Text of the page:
By Rabbi Daniel Lapin
December 18, 2011
Between them, Fedex and UPS deliver about twenty million packages a day. If they operated with 99.5% reliability, each day one hundred thousand packages would go missing. That does not happen.
If they operated with 99.95% reliability, each day ten thousand packages would vanish. Now 99.95% is pretty good, but that doesn’t happen either. In fact, they function far, far more reliably than that. Regardless of whether you use Fedex or UPS, and regardless of which office you drop off your package at, there is virtually a 100% likelihood of it reaching its destination.
You don’t need to inquire about the educational background of the clerk who accepts your package or about the driving record of the employee behind the wheel of the truck. Fedex or UPS will deliver your package to wherever you instructed them. They’ve got the package delivery business down to a science.
Dr. Atul Gawande, a distinguished physician at the Brigham and Women’s Hospital in Boston, pointed out that although we like to think of medicine as purely a science it seems to also behave like an art. Even when doctors receive the same education and training and have access to the same technologies, the range of results is considerably greater than is found in, say, the package delivery business.
This is because people are not packages and both doctors and patients are people. There are many jobs and occupations in this world that allow you to choose to work mostly with packages or other objects rather than people. For instance, repairing a modern car is largely limited to plugging the car into manufacturer-supplied diagnostic equipment. A shop owner could make the adjustments that pop up on the screen or replace the indicated defective component leaving to an associate all interaction with customers, vendors, and employees.
It is far easier to confine oneself to the mechanical than deal with the human. After all, let us agree that most of the frustration and pain in our professional lives comes from our interaction with people rather than things. However, the more interaction with people there is in your professional life, the more opportunity and potential there is too. Working with people is where the magic is.
Regardless of how talented the introverted software designer may be, forcing himself to also become involved in the outside work of sales and investor meetings will assure him of a far more rewarding life both psychically and financially.
Many new lawyers fall into the career trap of becoming emotionally attached to the logical structure of building a case or the thrill of demolishing an opponent’s case. These of course are basic tools in the practice of law but the person who confines himself to wielding the tools has less leverage than were he also to connect with people.
Whether your profession is operating machinery, writing software, practicing law or anything else at all, avoid the temptation of retreating from human interaction. I believe that even at a certain well-run chain of coffee shops all associates, including coffee-masters and other specialists, have to spend some time actually serving customers.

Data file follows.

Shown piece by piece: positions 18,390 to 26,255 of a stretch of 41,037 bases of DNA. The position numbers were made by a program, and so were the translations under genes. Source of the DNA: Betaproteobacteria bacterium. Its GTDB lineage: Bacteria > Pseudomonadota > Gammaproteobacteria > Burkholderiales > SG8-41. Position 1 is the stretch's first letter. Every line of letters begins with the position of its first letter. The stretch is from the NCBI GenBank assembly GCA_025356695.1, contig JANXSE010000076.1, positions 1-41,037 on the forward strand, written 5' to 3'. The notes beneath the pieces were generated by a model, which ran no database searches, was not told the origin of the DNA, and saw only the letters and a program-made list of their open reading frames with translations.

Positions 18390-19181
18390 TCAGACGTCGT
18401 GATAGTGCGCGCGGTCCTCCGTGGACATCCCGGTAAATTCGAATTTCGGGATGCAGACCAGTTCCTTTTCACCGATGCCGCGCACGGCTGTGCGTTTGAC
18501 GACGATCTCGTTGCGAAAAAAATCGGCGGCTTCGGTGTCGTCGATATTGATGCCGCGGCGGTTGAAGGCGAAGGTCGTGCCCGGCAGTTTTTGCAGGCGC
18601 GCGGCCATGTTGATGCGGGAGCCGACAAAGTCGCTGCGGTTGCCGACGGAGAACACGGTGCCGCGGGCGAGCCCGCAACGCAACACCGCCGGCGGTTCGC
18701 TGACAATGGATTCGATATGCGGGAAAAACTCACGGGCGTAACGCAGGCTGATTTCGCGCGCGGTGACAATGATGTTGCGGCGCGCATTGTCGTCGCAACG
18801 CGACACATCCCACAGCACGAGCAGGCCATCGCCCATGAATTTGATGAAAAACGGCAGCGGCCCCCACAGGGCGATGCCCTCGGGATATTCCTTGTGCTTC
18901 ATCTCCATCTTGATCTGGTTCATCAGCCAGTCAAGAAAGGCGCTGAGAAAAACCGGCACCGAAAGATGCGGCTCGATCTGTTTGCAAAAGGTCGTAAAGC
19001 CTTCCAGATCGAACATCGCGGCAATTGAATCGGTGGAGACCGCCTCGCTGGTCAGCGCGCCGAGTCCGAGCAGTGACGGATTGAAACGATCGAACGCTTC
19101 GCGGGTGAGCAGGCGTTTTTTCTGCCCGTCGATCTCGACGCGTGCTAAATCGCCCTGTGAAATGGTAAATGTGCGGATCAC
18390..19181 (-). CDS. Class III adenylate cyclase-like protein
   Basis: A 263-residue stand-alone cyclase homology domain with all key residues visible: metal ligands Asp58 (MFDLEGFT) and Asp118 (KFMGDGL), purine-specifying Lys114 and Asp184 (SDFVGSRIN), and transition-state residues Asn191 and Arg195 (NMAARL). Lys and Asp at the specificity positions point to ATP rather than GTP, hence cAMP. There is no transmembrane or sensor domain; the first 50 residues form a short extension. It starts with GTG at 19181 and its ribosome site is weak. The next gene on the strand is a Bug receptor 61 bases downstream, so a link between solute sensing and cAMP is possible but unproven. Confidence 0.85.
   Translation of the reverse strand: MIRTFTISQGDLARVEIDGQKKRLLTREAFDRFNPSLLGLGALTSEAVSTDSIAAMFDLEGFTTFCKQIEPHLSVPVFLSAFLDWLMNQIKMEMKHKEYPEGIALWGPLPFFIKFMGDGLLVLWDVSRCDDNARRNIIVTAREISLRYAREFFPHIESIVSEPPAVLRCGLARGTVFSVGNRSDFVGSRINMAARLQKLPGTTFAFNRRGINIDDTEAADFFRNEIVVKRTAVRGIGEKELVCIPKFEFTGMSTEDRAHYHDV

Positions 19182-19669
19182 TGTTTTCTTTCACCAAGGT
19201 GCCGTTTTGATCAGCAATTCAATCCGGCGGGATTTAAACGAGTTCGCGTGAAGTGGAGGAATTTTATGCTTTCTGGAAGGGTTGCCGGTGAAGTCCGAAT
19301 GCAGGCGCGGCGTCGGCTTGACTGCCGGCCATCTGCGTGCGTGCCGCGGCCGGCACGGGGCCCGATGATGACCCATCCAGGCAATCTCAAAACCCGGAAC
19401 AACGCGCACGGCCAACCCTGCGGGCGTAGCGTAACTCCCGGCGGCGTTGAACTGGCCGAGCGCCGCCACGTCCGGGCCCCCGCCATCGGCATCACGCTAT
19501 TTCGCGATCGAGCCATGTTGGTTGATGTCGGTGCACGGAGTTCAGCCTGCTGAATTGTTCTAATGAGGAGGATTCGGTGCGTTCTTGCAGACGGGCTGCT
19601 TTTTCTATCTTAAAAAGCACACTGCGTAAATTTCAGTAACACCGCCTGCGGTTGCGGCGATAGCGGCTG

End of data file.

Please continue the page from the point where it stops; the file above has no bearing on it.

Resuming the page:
Avoid becoming detached from the people who are important to your business while keeping busy with the objects and things of your business.
The assembly line worker envisaged by Ford can ultimately be replaced by machinery. This was captured by Henry Ford's quote: "Why is it that I always get the whole person when what I really want is just a pair of hands?"
It cannot escape the attention of any reasonably alert reader of the Bible that God’s Message to humanity largely describes people relating to people.
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There is not a lot of Scriptural narrative about some lonely man’s struggle with nature or an artist working on his masterpiece alone for years-themes often found in meaningless post-modern literature. Even our relationship with God is completely intertwined with our relationships with people.
To truly succeed in business and in life, one has to develop, nurture and increase connection with others. There are marvelous objects in the world, but none as marvelous as human beings.
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© 2011 Rabbi Daniel Lapin - All Rights Reserved
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Rabbi Daniel Lapin, known world-wide as America's Rabbi, is a noted rabbinic scholar, best-selling author and host of the Rabbi Daniel Lapin Show on San Francisco’s KSFO. He is one of America’s most eloquent speakers and his ability to extract life principles from the Bible and transmit them in an entertaining manner has brought countless numbers of Jews and Christians closer to their respective faiths. In 2007 Newsweek magazine included him in its list of America’s fifty most influential rabbis.
You can contact Rabbi Daniel Lapin through his website.
Web Site: www.rabbidaniellapin.com